Alabama Governors: A Political History of the State
by Samuel L. Webb and Margaret E. Armbrester
Publisher – University of Alabama Press
Copyright – 2001
Rating – 7/10
Summary – How did Alabama get where it is today? In Alabama Governors, a group of historians and political scientists attempts to explain how Alabama has developed – and failed to develop – by examining the record of each governor from territorial days through 2001. The book is good, but it will appeal only to political junkies with an interest in the Deep South.
Review – They’re all crooks. That’s the common refrain that we hear about U.S. politicians from Americans who have tuned out politics. The book Alabama Governors does not entirely dispel this notion. However, it does suggest that there are significant consequences each time we vote.
This relatively-short book contains a brief (generally 4-5 page) chapter on each Alabama governor. The chapters are authored by different scholars and – at times – this creates redundancies in the book’s presentation and jarring changes in style. At the same time, the book’s editors do achieve their stated goal of presenting a political history of Alabama.
Having suffered through (mandatory) Alabama History classes in high school, I was familiar with much of the book’s material, especially that from the post-World War II era. But I still learned a lot. For instance, as the U.S. approached the Civil War, large segments of north Alabama opposed secession because there were relatively few slaveholders or plantations in the region. Moreover, in the election of 1863, Alabama’s voters were so weary of the war that they elected a governor they thought might establish a separate peace with the Union.
Some other issues about which I learned a lot were the debates over a) the government’s role in the banking system in the early-1800s and b) the degree to which the states should support railroads during the late-1800s. In both cases, the debate centered on whether state support would amount to what we call “corporate welfare” today. In both cases – as with most contentious issues – neither side got everything that it wanted.
While the political history is OK, for many readers the best parts of the book will come from the anecdotes about the often-colorful people who have served as governor. Here are a few tidbits –
- Governor Samuel Moore (1829-1831) was broke at the time of his death. He was buried in an unmarked grave.
- Governor Reuben Chapman (1847-1849) married a 16-year old when he was 39.
- Governor John Winston (1853-1857) shot his wife’s lover. The killing was ruled a “justifiable homicide.”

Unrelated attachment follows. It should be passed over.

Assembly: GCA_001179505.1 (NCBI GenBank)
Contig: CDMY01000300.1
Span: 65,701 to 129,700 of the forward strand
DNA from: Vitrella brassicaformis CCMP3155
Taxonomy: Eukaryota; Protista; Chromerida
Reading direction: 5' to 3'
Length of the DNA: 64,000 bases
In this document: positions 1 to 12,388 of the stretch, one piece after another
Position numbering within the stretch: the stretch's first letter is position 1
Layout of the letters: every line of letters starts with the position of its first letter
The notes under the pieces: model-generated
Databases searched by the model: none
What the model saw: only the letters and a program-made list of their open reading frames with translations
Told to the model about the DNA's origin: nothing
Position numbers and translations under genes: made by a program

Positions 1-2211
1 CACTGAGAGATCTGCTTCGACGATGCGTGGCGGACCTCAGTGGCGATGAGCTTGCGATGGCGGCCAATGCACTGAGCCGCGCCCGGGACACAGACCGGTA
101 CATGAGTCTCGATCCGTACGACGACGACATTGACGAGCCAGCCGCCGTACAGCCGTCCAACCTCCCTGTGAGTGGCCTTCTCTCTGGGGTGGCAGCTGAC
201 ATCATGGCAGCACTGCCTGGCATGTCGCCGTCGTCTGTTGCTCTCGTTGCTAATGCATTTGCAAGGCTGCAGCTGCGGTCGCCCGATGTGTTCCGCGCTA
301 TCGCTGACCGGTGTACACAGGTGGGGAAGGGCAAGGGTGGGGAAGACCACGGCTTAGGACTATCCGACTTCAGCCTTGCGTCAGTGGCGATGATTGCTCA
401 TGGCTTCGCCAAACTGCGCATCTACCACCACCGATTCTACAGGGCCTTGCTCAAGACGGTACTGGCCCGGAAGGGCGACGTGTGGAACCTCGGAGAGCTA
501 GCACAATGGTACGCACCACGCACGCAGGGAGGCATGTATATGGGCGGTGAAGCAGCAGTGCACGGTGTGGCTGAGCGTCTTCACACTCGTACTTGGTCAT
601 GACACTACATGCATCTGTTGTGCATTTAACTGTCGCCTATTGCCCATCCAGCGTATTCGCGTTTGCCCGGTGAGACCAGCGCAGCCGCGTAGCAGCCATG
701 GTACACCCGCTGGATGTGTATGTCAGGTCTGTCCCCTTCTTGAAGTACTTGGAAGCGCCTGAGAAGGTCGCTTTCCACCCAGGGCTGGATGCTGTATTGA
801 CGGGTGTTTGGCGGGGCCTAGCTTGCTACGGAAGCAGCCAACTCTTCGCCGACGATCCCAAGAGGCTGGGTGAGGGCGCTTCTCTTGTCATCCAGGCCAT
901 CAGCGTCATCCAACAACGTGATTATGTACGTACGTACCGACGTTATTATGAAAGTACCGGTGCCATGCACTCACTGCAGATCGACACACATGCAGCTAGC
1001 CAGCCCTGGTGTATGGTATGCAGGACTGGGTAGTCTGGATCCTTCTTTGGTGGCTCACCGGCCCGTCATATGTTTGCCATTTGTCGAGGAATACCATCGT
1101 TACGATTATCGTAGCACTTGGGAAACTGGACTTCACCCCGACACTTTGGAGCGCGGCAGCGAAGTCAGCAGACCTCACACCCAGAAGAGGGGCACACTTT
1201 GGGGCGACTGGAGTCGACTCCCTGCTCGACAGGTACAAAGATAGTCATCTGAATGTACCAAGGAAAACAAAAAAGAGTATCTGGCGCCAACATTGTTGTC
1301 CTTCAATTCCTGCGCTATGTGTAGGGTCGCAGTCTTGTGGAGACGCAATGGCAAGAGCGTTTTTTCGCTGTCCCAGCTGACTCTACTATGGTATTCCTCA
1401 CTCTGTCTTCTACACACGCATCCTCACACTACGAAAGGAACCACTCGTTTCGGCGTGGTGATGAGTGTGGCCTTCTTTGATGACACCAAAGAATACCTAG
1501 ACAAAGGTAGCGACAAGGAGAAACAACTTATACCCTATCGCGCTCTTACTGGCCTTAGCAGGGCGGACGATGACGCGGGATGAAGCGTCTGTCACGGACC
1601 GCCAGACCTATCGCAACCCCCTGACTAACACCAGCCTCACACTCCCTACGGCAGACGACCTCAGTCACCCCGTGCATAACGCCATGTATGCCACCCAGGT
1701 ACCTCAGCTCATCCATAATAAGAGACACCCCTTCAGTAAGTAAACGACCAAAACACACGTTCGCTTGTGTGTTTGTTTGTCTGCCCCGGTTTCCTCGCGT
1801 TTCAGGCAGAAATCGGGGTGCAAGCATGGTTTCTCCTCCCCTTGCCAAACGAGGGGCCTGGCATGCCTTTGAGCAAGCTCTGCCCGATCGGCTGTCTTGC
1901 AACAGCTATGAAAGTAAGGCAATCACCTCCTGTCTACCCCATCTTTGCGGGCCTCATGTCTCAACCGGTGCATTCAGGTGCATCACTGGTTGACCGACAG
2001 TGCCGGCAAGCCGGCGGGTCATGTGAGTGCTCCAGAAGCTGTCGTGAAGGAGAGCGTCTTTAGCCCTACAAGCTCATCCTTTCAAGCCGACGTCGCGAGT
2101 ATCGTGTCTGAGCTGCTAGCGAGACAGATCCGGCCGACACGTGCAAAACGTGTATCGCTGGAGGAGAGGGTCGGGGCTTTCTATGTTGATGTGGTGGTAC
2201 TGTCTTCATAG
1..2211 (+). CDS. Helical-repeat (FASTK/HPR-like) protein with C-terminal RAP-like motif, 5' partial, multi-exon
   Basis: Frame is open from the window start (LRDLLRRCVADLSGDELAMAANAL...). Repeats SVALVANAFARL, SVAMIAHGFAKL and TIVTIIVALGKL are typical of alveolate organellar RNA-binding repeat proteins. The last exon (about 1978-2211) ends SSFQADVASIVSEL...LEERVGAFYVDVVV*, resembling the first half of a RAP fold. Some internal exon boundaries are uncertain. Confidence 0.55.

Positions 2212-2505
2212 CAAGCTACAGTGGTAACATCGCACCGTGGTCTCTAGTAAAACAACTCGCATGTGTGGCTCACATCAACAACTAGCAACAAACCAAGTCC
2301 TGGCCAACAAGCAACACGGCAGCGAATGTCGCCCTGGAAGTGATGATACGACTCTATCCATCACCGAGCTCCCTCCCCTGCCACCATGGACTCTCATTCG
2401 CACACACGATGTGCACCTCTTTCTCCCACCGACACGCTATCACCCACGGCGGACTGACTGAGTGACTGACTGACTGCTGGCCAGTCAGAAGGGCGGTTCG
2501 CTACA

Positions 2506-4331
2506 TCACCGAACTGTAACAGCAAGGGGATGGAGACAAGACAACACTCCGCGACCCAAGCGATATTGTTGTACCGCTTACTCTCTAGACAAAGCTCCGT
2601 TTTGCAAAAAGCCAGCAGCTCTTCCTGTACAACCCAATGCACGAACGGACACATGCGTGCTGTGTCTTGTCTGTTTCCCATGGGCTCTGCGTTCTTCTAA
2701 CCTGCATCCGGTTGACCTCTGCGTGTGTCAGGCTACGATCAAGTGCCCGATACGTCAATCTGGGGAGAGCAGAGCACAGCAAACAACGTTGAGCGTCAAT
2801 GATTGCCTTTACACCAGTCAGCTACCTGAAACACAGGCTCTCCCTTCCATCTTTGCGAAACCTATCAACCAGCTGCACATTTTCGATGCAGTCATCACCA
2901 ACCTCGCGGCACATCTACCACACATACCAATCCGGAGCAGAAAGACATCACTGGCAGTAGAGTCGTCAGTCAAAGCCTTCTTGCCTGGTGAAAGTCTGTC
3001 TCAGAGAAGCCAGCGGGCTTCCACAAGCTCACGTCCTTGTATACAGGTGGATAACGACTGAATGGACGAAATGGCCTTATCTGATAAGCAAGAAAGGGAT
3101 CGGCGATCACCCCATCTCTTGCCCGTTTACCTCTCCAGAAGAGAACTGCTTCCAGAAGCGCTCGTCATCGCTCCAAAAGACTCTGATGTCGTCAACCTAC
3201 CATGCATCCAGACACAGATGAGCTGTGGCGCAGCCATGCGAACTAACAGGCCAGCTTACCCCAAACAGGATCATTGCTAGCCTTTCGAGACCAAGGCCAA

- Governor William Oates (1894-1896) supported himself as a traveling gambler when he was young.
- Governor Emmet O’Neal (1911-1915) proposed that Alabama regulate not only alcoholic drinks, but also those containing caffeine and cocaine.
- Governor John Patterson (1959-1963) was so strongly against the civil rights movement that he did not even advocate police protection for “freedom riders” in Alabama.
- Governor Guy Hunt (1987-1993) was removed from office after a felony conviction for misuse of campaign funds. Hunt’s policies get a surprisingly-positive review in his chapter.
- Governor Forrest “Fob” James (1979-1983 & 1995-1999) served terms as first a Democrat, then as a Republican. (I saw James get booed at an Auburn football game when I was kid).
Though Alabama Governors is decent, there are flaws. Perhaps the biggest drawback is that all of the writers are academics and – with few exceptions – the stories are told in the scholar’s dull, plodding prose. At its most interesting, politics is about the conflicting passions, hopes, and dreams of the public and of our elected officials. However, all too often the authors in Alabama Governors suck all of the vitality out of the story.
Some readers will not like the authors’ slant, which will surprise no one who has sat through a college history course. Editors Webb and Armbrester set the tone early by citing Governor Benjamin M. Miller as a governor who acted “decisively, forcefully, and shrewdly” (p. 2) by establishing Alabama’s income tax. Unsurprisingly, George Wallace, who advocated segregation during the civil rights era, gets an especially-scathing review for his four terms in office.
While the presentation of Alabama Governors is lacking, the state’s violent, conflict-filled history injects life into the book. Alabama Governors will appeal to just a few readers, but those readers will enjoy it while learning a lot of history.